The key here: let’s assume that you are already incredibly skilled in the activity from years of experience, so it’s not sacrificing quality…just helping you perform at a higher level and getting things done more efficiently.
The other key: explaining it to staff as a “What’s in it for me?” – it’s not just faster for speed’s sake, but allowing people to get their work done more quickly so they can go home earlier and have better work-life balance.
August 10, 2010 at 2:53 pm #107675
Okay… here are three things that we could change at my current workplace:
Change #1: Make sure that everything we do is truly a “process”.
Explanation: A process is “Inputs + Transforming Activity = Outputs”. If the outputs are the same as the inputs, then the activity was not transforming, and you don’t have a process; all you have is “activity”. And there is no inherent value in activity; it’s the transforming nature of an activity that gives it its value. Other than necessary reviews and approvals (which should be minimized as much as possible), all activities that are not transforming in nature should be eliminated.
Change #2: Try to capture the right data at the right time from the right people… and only do it once.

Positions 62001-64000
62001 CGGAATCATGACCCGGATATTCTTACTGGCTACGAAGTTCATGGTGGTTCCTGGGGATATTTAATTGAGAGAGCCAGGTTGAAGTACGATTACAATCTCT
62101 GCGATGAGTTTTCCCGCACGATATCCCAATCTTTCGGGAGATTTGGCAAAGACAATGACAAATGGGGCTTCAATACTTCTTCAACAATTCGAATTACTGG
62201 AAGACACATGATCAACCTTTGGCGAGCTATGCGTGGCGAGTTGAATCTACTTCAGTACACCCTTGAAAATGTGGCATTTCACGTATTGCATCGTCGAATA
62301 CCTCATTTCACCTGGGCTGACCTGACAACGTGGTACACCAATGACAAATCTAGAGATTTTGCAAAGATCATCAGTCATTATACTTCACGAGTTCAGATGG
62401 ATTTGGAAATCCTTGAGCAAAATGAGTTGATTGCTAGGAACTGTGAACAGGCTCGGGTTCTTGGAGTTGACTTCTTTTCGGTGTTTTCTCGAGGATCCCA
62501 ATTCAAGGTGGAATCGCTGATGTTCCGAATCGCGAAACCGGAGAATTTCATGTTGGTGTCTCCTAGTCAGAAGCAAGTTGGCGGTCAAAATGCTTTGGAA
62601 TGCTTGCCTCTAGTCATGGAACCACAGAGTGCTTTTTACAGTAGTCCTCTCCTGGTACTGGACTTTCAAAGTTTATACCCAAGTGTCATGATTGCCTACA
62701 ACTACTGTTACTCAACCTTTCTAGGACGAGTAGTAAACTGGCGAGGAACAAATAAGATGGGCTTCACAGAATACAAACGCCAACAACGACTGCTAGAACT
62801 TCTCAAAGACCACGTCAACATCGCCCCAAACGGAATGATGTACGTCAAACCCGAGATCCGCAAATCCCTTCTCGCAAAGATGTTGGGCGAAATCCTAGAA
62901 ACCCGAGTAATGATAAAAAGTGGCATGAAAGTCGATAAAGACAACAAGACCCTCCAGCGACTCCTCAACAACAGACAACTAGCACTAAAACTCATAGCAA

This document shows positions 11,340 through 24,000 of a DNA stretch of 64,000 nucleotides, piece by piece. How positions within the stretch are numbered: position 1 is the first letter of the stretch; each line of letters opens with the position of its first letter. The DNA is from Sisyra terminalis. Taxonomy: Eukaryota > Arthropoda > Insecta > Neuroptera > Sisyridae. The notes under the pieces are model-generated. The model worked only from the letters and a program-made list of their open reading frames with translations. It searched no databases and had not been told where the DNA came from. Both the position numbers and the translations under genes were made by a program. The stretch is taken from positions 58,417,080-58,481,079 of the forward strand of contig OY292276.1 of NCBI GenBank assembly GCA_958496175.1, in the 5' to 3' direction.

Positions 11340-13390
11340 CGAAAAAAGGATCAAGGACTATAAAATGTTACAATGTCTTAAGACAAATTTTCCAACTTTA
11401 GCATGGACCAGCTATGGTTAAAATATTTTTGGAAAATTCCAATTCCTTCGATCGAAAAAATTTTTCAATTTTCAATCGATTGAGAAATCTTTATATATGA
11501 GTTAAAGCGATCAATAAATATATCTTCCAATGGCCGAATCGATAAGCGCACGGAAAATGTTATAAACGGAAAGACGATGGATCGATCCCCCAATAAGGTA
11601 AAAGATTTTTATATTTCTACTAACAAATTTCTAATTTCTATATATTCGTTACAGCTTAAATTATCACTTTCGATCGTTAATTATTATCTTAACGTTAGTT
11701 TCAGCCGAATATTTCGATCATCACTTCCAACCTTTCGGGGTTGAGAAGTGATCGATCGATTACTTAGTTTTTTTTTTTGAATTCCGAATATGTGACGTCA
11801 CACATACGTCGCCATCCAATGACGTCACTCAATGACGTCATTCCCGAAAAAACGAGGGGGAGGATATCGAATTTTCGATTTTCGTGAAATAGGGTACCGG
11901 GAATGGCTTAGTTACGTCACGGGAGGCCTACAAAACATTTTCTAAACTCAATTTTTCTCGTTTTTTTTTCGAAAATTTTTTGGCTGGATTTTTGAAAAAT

Explanation: The Contracting Officer knows what is needed in order to conduct a successful acquisition, but most of that information is captured (a) late in the process, and (b) by people other than those who actually hold the information. I’m looking at the entire process and asking two questions: (1) Who holds the information we need for the acquisition? (2) When do they first have it? If I can capture the necessary information, in the right format, from the person who has it, at the point they first receive it, then I’ll eliminate many iterative loops caused by generating documentation “after the fact” and should also end up with much better documentation. One final note on this point is that capturing the exact same information in multiple documents should be minimized or eliminated.